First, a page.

AP National Writer
Until this summer, few people outside the R&B music scene knew who Robin Thicke was. Then came his new song "Blurred Lines" and an unrated online video to promote it.
"You the hottest b---- in this place!" Thicke sings, as topless models playfully dance around him.
The video has stirred a debate, with detractors complaining that it's too racy and degrading to women.
Thicke insists he meant no offense -- and the song, meanwhile, has become the No. 1 hit of the summer.
Certainly in pop culture, pushing the limits of what's considered appropriate is hardly new. Back in the roaring 1920s, young women of the "flapper" generation raised eyebrows. In the 1950s, Elvis gyrated and caused a ruckus.
In the 1970s, comedian George Carlin joked about "The Seven Words You Can Never Say on Television," quickly listing them in a social commentary about the pitfalls of censorship.
Singling out those few words seems almost quaint in an era when just about any kind of uncensored content is easily accessible from a mobile phone, a tablet, or on less regulated cable and Internet TV or satellite radio. Media experts say broadcast TV and mainstream radio have, in turn, tried to keep up by airing saucier content to try to retain dwindling audiences. Many see this free flow of content as progress -- a victory for freedom of expression in an uptight society.
But for many parents, it also can be difficult to try to keep their kids from pop culture offerings they don't consider age appropriate.
Do they filter it as best they can? Laugh it off? Use it as a teachable moment? Demand more limits?
And if they do the latter, who gets to decide what those limits are, anyway -- since what's appropriate to one person might not be to another?
"It's a conundrum," says Kirsten Bischoff, a mom in Springfield, N.J., who's also co-founder of HatchedIt.com, an online social network for families
Bischoff recalls wincing during a car ride last year as her then 13-year-old daughter and a young friend belted out the song "Whistle" by rapper Flo Rida. The girls had no idea the song was about fellatio.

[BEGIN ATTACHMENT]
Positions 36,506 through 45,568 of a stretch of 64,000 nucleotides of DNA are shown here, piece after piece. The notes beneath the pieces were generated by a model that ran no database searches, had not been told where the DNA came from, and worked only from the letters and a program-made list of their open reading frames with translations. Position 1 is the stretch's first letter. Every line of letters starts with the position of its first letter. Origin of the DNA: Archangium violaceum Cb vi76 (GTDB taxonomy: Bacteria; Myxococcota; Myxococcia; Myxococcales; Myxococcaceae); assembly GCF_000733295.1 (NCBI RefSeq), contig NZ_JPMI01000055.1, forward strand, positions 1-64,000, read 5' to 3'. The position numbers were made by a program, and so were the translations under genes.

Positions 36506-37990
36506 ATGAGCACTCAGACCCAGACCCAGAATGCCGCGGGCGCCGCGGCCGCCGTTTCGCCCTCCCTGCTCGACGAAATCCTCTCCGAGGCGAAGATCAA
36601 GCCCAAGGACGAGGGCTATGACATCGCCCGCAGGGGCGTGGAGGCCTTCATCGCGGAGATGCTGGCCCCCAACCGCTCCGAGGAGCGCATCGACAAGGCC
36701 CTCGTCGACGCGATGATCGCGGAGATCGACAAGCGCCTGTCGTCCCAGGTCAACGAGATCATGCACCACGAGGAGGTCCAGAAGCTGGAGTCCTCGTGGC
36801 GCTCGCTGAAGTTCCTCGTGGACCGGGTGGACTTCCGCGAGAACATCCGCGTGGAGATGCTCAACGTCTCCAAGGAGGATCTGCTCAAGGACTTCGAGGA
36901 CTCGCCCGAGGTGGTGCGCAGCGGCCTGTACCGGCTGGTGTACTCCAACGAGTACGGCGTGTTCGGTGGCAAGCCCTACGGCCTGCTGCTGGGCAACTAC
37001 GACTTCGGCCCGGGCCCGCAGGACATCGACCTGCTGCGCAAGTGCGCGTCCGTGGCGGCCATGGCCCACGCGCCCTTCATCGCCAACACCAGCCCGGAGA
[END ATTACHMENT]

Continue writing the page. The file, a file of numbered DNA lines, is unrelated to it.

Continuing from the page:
Mom decided to say nothing so they wouldn't ask questions. But she later fretted about her decision on her online blog, where other parents told her they'd faced similar dilemmas.
"Lord, I'm turning into Tipper Gore," Bischoff later joked, fearing people would compare her to the former second lady, who campaigned to get the music industry to put warning labels on content with explicit lyrics.
Gore got some support but became the object of ridicule and a few protest songs, including rapper Ice T's 1989 song "Freedom of Speech" in which he, too, used the b-word to refer to Gore and other profanities to make his point.
It's true that those who question any kind of content risk being called a prude, or a censor. That's partly because history has shown that efforts to curb allegedly "indecent" content can fail, or look misguided in hindsight, says Susan Mackey-Kallis, an associate professor of communication at Villanova University.
In 1930, Hollywood adopted the Motion Picture Production Code, a list of moral standards for the film industry.
Among other things, the code -- which was abandoned in the 1960s for the current rating system -- forbade showing interracial sexual relationships, scenes of childbirth, "in fact or in silhouette," or anything about sexual hygiene or sexually transmitted diseases. It also was implied that gay content should not be shown.
"Looking at a list like this today, it is amazing to think how far we have come," Mackey-Kallis says.
While religious or political figures have often weighed in with moral arguments, today a decision to limit content is as likely to be a business decision.
Credit card companies and the banks that oversee their transactions use web-crawling and other investigative techniques to search for questionable content. They do not, for instance, allow payments for goods or services that are related to any illegal sexual acts -- or that might even depict rape or exploitation of a minor. But beyond clearly illegal acts, they also reserve the right to steer clear of any content they feel reflects poorly on their brands.
Ultimately, however, it is the courts that determine what is obscene, a term reserved in the legal system for sexually explicit content that meets certain criteria.
The U.S. Supreme Court has based its definition of obscenity on "community standards" and these three factors: